It was inspired by the works of Søren Kierkegaard and the German philosophers Georg Wilhelm Friedrich Hegel, Edmund Husserl and Martin Heidegger, and was particularly popular around the mid-20th century with the work of the French writer and philosopher Jean-Paul Sartre and others, including the novelist, essayist and playwright Albert Camus.
Human beings are not pre-determined in any way but are free to do as they choose - they must be judged by their actions rather than by 'what they are', since they 'are' entirely what they do.
Søren Kierkegaard, a 19th Century precursor to 20th Century existentialism, discussed this challenge in his writings on angst.
wikiwhat.com /encyclopedia/e/ex/existentialism.html   (438 words)

Existentialism is the philosophy that places emphasis on individual existence, freedom, and choice.
Existentialism stresses the individuality of existence, and the problems that arise with said existence.
What is meant by this is that existentialism gives priority in signifigance to existence, in the sense of my existence as a conscious subject, rather than to any essence which may be assigned to me, any definition of me, any explination of me by science or philosophy or religion or politics.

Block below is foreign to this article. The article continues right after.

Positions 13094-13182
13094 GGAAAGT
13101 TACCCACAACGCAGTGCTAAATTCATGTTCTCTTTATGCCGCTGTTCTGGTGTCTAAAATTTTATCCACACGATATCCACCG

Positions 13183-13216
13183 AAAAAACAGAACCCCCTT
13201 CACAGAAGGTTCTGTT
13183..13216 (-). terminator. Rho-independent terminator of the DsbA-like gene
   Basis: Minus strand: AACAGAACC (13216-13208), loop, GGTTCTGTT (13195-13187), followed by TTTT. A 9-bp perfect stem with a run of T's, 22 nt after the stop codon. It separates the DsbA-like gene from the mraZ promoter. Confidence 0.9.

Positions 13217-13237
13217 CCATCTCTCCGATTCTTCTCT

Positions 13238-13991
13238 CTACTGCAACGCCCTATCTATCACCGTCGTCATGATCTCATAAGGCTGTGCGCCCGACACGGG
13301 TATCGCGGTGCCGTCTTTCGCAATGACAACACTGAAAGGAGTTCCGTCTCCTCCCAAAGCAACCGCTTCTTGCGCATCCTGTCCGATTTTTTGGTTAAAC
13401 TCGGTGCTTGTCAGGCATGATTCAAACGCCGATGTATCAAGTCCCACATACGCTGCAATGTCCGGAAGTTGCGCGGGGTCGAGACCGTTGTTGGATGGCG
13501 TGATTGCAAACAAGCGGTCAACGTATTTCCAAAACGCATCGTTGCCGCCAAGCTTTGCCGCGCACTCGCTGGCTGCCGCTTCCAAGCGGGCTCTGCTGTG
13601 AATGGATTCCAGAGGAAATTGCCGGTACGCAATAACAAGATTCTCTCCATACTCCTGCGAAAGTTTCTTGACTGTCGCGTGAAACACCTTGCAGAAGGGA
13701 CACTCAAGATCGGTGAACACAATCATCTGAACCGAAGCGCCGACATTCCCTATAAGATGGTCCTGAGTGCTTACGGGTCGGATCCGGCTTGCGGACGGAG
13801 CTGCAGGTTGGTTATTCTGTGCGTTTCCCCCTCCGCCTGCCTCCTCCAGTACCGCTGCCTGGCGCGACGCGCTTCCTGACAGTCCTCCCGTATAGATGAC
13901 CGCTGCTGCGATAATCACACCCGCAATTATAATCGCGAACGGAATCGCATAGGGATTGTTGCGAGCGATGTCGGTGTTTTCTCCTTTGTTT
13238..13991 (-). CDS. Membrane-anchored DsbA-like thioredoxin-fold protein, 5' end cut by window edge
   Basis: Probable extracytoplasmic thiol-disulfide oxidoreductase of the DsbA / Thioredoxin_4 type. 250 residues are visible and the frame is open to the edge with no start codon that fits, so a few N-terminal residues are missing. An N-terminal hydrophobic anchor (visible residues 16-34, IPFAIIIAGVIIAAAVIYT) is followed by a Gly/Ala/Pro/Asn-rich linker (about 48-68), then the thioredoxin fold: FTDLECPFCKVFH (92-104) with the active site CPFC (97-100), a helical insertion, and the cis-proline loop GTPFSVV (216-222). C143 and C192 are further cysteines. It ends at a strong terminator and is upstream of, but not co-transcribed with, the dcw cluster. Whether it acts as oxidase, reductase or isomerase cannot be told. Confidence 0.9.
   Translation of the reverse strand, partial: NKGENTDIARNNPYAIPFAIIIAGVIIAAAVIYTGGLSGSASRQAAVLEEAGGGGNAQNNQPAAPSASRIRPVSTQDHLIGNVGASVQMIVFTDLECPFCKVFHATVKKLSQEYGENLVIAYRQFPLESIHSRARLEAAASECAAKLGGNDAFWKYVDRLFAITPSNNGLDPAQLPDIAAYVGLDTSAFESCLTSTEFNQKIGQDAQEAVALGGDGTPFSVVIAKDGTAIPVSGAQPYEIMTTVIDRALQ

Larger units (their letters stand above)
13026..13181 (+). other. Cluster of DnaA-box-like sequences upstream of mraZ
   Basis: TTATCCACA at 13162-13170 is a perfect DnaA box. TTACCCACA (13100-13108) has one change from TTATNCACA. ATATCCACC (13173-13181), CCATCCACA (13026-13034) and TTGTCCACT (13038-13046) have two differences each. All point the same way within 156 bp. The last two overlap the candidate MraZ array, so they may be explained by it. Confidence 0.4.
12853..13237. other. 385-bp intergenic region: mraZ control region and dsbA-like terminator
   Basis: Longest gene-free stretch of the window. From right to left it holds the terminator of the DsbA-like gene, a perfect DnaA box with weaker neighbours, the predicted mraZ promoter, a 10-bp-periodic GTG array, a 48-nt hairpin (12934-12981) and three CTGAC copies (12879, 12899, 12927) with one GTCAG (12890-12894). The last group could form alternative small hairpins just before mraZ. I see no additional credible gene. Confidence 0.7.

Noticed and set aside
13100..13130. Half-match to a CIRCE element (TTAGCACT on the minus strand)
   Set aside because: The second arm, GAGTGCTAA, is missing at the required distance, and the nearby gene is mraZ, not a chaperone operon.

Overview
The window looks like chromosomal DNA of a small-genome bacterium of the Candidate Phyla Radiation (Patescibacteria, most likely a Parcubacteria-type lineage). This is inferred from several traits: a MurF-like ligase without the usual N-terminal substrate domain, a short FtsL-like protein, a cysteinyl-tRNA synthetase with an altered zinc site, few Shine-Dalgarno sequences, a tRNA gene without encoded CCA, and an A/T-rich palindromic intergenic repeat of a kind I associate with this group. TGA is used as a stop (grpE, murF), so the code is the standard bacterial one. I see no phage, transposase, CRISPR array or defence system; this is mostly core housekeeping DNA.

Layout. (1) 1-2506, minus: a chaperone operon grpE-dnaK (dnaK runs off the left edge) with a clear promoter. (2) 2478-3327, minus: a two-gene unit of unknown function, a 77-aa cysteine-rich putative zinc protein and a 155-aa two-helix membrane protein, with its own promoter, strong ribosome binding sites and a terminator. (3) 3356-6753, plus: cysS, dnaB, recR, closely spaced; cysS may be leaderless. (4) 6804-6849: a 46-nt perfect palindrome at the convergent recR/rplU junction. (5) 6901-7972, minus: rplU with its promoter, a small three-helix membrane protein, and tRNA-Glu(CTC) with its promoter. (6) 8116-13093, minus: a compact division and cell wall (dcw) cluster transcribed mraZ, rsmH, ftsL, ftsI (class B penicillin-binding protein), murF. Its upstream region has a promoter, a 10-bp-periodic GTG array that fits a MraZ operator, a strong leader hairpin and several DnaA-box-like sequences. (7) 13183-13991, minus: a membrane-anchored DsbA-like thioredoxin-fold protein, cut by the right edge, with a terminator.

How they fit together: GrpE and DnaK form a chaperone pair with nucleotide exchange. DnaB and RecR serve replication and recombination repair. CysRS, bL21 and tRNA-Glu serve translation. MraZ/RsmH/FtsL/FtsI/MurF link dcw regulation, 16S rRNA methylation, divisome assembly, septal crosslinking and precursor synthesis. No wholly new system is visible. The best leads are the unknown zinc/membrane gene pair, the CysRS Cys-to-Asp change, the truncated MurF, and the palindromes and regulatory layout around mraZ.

www.fortunecity.com /roswell/cushing/263/exist/existentialism.html   (810 words)

Jean-Paul Sartre originally defined the word existentialism, and applied it to lots of people who never knew they were existentialists and who held a range of conflicting ideas on a variety of topics, the existence of god being one such debated topic.
Existentialism is a very influential philosophy that went through periods where it greatly affected politics and pop-culture, and is still very popular in certain circles.
They look at how existentialism can be useful in psychiatry, and how the issues people desire to address in psychotherapy are often of an existential nature, like life, death, and meaning.
www.philosophytalk.org /pastShows/Existentialism.html   (419 words)

 Existentialsim by Roger Jones   (Site not responding. Last check: 2007-11-07)
The roots of existentialism began with Kierkegaard in the first half of the 19th century.
Existentialism in the 20th century reflects the loss of certainties in the post-modern world.
Theologians have had to face the horrific absurdities of the 20th century and religious (or theistic) existentialism shows how the individual can, with faith be authentic in an uncertain world.
www.philosopher.org.uk /existen.htm   (899 words)

 [No title]   (Site not responding. Last check: 2007-11-07)
The existentialist movement in education is based on an intellectual attitude that philosophers term existentialism.
Existentialism rejects the existence of any source of objective, authoritative truth about metaphysics, epistemology, and ethics.
Although elements of existentialism occasionally appear in public schools, this philosophy has found wider acceptance in private schools and ill alternative public schools founded in the late 1960s and early 1970s.
edweb.sdsu.edu /LShaw/f95syll/philos/phexist.html   (627 words)